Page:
The Panthers scored again at the end of the third quarter, giving them a total of 41 points. I told Parker at that time there was really no chance we would see a Panther touchdown on our end. If you watch the NFL like I do, you know that 41 points is a ton of points for one game and many teams won’t score again with that many on the board. Little did I know at the time that I was wrong.
Carolina started the fourth quarter by quickly driving to our end of the field and getting in the red zone. As I had on the previous few occasions that the Panthers had done so, I told Parker to go down to the rail and get ready, “just in case.” It was a bit chilly during the game so Parker wore a hoodie on over his Auburn hat. I told him each and every time to take the hoodie down and let Cam see the Auburn hat. I also told him to yell “War Eagle” as loud as he could because everyone else in the stadium would be yelling Cam’s name if he scored.
The Panthers drove down to the Tampa Bay 8-yard line, and that is when the something amazing happened.
The ball was snapped, and everything seemed to happen in slow motion from that point forward. Cam completed a pass to Jeremy Shockey to the left side. Shockey then broke two tackles and made his way into the end zone, scoring the final touchdown for the Panthers. Shockey threw the ball down, which ended up just past the end zone.
I watched as Cam came in and celebrated the touchdown with Shockey. Cam immediately turned to the side judge and I saw him mouth the words, “Where is the ball?” The referee pointed to the ball, and Cam ran to it and picked it up.
Cam looked straight up at Parker, smiled, and ran straight to him. He then handed Parker the ball and Parker says he said “War Eagle” as he did so. The next few minutes were a blur, but I do remember Parker running straight to me and jumping in my arms, screaming that he got the ball. All of the kids in the section came running to Parker wanting to see the ball and get their pictures made with him. There were even adults that came up and wanted to touch the ball. We were all overwhelmed with excitement.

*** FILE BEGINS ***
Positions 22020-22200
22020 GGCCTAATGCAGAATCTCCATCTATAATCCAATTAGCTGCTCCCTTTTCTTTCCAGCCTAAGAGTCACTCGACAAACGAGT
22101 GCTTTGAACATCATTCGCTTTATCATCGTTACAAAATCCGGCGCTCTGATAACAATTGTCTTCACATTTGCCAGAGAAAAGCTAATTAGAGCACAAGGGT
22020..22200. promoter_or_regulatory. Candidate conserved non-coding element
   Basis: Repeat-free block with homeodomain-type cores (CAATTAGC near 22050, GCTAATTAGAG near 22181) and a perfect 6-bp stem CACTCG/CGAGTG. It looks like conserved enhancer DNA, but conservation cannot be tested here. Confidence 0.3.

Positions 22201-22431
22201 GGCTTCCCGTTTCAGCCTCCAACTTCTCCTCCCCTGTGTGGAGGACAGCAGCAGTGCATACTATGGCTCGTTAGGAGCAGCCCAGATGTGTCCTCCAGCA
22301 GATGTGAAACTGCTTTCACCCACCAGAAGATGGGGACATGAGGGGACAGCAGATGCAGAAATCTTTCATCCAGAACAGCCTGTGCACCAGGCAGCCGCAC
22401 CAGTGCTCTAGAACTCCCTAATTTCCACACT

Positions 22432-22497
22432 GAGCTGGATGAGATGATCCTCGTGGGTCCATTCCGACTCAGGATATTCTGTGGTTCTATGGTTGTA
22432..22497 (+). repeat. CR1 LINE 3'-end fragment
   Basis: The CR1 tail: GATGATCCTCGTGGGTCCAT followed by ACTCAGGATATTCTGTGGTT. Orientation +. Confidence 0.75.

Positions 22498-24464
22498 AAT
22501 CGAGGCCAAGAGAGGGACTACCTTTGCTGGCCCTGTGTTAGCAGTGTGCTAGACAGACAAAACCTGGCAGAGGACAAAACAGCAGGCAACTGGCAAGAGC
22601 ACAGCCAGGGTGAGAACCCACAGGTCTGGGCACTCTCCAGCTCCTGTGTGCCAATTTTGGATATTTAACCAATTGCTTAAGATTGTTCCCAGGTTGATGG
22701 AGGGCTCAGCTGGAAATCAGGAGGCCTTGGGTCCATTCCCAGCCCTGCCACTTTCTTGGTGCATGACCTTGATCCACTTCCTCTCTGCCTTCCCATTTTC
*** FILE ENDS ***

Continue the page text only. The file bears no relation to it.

As things settled down, I noticed that Parker was crying. I asked him if he had gotten hurt during the chaos and he said, “No Dad, I’m just so excited that I can’t quit crying.” One thing comes to mind when I look at the photo that I took at that moment – pure joy!
There really aren’t any words that can be written or said that would capture that moment for Parker or myself. I have tried to convey the story the best that I could in this story, but I know in my heart that it could never match what happened on Christmas Eve.
On the drive home, I lost count of the number of times that Parker thanked me and that it was the best Christmas present that he had ever gotten. I know he is grateful, but I hope he understands the significance of what happened Saturday.
I know in my heart that Cam knows what his actions do to others. Whether he wants to be or not, he understands that he is a role model. What happened with Parker that special day is a lifelong memory he never will forget. I know it was for me, too. For any Auburn fan to get to be a part of that day would have been exciting.
To be the dad who got to experience it with his son, well, I’m not sure if there will ever be another Auburn experience that great for me again. Thank you, Cam, for being such a great Auburn man. We are proud of you, and I know that one 10-year old that will be pulling for you and the Panthers for many years to come. War Eagle!
Editor’s note: A 1991 Gadsden High School graduate, Chris Humphries played quarterback for the Tigers his junior and senior years. He also played on the GHS baseball team and went on to play for two seasons at Gadsden State. A 1996 Auburn University graduate, Humphries was an athletic trainer for two and a half years for the Tiger football program.